Take the 2-minute tour ×
Stack Overflow is a question and answer site for professional and enthusiast programmers. It's 100% free.

I have to write definition of the code below. I undarstand some basics of OOP Cpp, I know what is *x or &x, but that's not enough... The main fact is that i cant understand line B* p = new D, m, *k; i cant understand what m and *k stand for.

class B {
  public: 
    virtual void msg() { cout << "classB"; }
};

class D: public B {
   public: 
     virtual void msg() { cout << "classD"; }
};

int main() {
  B* p = new D, m, *k;
  p->msg(); k = &m; k->msg();
  . . .
}

Help, if you can explain how (and why so) this code will work.

thanks, for your time.

share|improve this question

4 Answers 4

up vote 4 down vote accepted

It declares multiple variables at once. This is basically the same as:

B *p = new D;
B  m;
B *k;

So p is a pointer to an instance of D allocated with new. m is a local instance of class B and k is a pointer to B that is later assigned to point at m.

The msg function is called on both allocated objects via the pointers p and k.

Note that * applies to each variable declaration separately. So B* a, b; doesn't declare two pointers, but instead declares one pointer and one local object. This is the reason, that many people prefer to write the * directly in front of the variable name: B *a, b makes this a bit more obvious.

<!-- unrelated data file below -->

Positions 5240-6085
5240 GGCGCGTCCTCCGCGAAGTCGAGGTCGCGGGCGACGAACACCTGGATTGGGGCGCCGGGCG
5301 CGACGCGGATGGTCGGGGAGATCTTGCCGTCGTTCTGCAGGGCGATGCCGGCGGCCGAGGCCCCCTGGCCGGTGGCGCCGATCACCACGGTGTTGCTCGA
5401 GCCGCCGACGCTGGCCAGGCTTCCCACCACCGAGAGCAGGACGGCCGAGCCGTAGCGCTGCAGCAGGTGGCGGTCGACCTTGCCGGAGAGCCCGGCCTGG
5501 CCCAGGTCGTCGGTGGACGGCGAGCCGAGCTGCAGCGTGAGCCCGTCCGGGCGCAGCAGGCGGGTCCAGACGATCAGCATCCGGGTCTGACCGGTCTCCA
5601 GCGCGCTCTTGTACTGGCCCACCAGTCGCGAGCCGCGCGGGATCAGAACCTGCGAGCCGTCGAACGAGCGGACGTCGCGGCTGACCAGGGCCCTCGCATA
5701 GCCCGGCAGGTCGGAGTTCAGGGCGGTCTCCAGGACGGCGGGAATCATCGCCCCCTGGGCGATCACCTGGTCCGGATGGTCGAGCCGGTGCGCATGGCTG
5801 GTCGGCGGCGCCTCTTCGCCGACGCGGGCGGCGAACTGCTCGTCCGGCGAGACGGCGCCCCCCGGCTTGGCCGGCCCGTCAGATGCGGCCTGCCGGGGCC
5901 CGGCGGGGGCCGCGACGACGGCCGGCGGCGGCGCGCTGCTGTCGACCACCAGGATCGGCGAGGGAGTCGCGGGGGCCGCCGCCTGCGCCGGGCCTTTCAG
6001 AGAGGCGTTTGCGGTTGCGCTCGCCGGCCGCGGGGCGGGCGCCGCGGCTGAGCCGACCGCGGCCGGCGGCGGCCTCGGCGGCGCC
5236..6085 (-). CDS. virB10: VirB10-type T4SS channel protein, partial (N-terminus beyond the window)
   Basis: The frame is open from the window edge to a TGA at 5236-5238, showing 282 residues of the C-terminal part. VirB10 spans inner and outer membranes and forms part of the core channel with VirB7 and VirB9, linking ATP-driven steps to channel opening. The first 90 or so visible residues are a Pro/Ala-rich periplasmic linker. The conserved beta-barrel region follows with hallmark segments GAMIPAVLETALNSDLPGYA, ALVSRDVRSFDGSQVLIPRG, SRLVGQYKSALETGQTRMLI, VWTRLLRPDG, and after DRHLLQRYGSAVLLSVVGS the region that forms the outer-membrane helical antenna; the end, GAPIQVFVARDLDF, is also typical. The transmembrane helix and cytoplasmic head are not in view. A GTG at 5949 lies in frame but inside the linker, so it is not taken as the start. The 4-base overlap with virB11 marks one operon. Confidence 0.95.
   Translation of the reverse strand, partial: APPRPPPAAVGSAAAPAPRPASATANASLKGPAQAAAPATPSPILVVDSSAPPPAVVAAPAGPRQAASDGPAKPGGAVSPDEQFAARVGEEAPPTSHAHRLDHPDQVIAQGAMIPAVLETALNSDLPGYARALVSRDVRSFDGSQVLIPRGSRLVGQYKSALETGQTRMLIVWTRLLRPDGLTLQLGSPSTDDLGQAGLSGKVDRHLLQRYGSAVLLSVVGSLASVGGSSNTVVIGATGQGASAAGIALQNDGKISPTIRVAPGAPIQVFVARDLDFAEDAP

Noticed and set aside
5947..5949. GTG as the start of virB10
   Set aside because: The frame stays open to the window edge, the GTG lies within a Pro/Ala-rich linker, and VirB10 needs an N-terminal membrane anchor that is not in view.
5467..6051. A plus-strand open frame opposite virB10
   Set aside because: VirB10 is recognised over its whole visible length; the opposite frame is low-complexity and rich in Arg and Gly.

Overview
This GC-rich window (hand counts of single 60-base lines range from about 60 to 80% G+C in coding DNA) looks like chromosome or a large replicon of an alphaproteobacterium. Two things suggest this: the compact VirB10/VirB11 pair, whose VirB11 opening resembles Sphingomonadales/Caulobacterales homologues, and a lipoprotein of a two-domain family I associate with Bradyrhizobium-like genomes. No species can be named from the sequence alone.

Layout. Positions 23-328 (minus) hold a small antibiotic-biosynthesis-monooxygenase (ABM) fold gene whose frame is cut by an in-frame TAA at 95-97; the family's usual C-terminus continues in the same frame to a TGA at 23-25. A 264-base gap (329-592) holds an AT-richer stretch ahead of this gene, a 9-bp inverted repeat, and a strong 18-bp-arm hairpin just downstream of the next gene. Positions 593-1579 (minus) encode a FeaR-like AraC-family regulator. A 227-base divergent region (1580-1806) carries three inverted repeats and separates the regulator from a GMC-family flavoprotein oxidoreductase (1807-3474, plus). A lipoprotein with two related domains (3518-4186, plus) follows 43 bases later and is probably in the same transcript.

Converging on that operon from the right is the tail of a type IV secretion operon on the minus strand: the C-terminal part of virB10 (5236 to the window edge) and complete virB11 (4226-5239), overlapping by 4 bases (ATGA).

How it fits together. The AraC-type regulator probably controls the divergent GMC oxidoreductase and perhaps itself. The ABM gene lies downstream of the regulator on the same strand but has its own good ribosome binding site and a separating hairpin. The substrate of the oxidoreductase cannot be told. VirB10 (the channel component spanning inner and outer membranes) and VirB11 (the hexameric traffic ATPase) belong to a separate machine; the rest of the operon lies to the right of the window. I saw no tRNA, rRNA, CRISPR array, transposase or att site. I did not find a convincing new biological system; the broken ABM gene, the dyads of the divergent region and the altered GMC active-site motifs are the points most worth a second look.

share|improve this answer

In C++ you can declare more then one variable in one statement. Therefore B* p = new D, m, *k; declares the variables p, m and k. The * for pointer declarations binds to the variable name, therefore it's basically identical to

B* p = new D;
B m;
B* k;
share|improve this answer

Nothing fancy, it's just plain old C.

B* p = new D, m, *k;

is just shortcut for:

B* p = new D;
B m;
B* k; 
share|improve this answer

p is a pointer to an object of the class B (or D, because it is a child of the class B). p->msg(); is similar to (*p).msg();. m is an object of the class B, so we can get pointer to it by & operator and store it in k (which is a pointer to an object of the class B).

And

B* p = new D, m, *k;

is just

B* p = new D;
B m;
B* k;

Notice: you should put * if it is needed each time

share|improve this answer

Your Answer

 
discard

By posting your answer, you agree to the privacy policy and terms of service.

Not the answer you're looking for? Browse other questions tagged or ask your own question.